(Disregarding the fact that no single clock shows the same time) we can aggregate the output of git log to produce a comparable vector clock using this dirty one-liner:

ruby -e 'puts `git log --full-history --reverse "--format=format:%at;%an--%ae"`.split("\n").reduce({min: {}, d: {}}) {|out, line| t, a = line.split(";"); out[:min][a] = [t.to_i, out[:min][a] || t.to_i].min; out[:d][a] = t.to_i - out[:min][a];out}[:d].values.sort{|a,b| b <=> a}.join(":")'

This would allow each peer to always know which HEAD to pick in case of a conflict without having to interrupt it's neighbors.

With autonomous conflict resolution we have theoretically solved the previous scaling issue and can now discard all the individual swarm-endpoints in favor of one many-to-many sparsely connected swarm where commits are forwarded, merged and discarded according to policy in a decentralized manner.

Git is now a Blockchain(TM)


I am currently studying "Offline First" software designs, having written a nano-sized consensus-free offline blockchain I am horribly stuck trying to write a report on the subject.

Describing something as: "... is decentralized in the same manner as git" just doesn't sit right.

So I reached this question by searching for "Is Git considered decentralized?"

Well until somebody corrects me I am left no choice but to proclaim myself as the expert in this context, and I say:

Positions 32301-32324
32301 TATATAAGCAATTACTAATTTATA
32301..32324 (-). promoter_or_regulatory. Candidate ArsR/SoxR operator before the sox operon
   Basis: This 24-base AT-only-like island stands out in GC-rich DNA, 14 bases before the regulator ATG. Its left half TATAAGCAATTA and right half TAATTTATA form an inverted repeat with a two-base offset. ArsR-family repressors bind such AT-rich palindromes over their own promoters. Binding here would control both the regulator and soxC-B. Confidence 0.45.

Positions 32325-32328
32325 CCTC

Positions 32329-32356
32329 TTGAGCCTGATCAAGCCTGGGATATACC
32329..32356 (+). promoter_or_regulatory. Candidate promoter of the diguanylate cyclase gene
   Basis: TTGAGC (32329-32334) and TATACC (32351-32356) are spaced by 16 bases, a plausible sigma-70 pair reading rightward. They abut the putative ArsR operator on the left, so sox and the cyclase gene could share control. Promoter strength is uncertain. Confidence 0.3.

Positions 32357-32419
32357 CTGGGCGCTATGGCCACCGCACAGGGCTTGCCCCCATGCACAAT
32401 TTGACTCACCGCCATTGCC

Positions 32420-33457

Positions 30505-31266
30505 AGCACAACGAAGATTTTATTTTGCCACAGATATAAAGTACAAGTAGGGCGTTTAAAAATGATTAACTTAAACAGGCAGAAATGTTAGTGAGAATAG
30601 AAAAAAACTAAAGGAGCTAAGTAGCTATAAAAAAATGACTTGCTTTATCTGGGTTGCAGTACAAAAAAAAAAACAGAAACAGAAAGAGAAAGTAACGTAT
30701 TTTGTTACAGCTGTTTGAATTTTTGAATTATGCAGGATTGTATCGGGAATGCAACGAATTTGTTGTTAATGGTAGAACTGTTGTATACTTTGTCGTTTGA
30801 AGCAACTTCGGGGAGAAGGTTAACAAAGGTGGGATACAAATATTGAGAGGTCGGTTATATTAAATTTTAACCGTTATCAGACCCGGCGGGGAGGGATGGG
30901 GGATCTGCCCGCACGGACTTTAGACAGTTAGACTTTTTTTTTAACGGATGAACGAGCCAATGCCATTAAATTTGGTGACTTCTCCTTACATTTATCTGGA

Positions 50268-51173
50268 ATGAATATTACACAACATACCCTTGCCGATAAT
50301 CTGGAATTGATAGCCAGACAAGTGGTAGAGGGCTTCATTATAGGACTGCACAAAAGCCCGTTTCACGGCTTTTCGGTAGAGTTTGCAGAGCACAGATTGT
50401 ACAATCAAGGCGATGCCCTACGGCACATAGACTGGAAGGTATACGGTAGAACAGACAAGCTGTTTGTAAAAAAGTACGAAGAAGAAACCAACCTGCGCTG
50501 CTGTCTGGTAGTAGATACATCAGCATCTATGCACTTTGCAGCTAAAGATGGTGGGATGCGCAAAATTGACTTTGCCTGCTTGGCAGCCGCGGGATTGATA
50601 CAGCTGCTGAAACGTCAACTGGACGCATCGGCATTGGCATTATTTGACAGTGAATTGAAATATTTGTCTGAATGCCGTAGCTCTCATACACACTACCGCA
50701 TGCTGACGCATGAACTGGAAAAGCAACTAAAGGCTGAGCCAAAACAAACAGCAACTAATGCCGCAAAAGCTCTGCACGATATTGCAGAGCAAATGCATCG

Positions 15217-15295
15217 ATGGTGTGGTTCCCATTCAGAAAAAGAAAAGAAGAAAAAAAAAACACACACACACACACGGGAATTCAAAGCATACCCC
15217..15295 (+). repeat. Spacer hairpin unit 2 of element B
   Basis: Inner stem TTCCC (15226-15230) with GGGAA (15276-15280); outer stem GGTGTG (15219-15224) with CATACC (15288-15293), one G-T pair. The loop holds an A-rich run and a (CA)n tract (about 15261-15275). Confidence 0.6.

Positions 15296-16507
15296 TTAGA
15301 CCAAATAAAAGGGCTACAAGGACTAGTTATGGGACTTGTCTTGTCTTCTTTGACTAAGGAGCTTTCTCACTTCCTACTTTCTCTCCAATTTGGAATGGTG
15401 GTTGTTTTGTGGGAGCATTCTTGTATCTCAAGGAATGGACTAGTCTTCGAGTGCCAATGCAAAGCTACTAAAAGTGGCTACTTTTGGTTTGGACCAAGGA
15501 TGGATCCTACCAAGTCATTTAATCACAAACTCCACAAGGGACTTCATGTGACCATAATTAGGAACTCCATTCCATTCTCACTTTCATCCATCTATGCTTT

Git is inherently neither decentralized nor distributed it is offline and just like a real life git, it doesn't care.

If I may add one more paragraph to the subject.

the following two projects illustrate that the Git "chain" can be used to host arbitrary functionality, they both directly tap into and enrich Git's potential for distributed and decentralized use.



  • I've been interested in a fully decentralised solution for some time and found this as I'm again looking to pull together ideas and make something to explore what's possible. So as your answer is not too old I wonder if you might be interested, and comment on what I and others have begun to thrash out, either in the [cough] github repo or this Safe Network forum topic: safenetforum.org/t/safe-git-ui-discussion/32793?u=happybeing Safe provides a decentralised platform, so my goal is to sit a github replacement in top. Bingo: decentralised git+github. Hope to see you! -happybeing
    – happybeing
    Commented Oct 19, 2020 at 15:30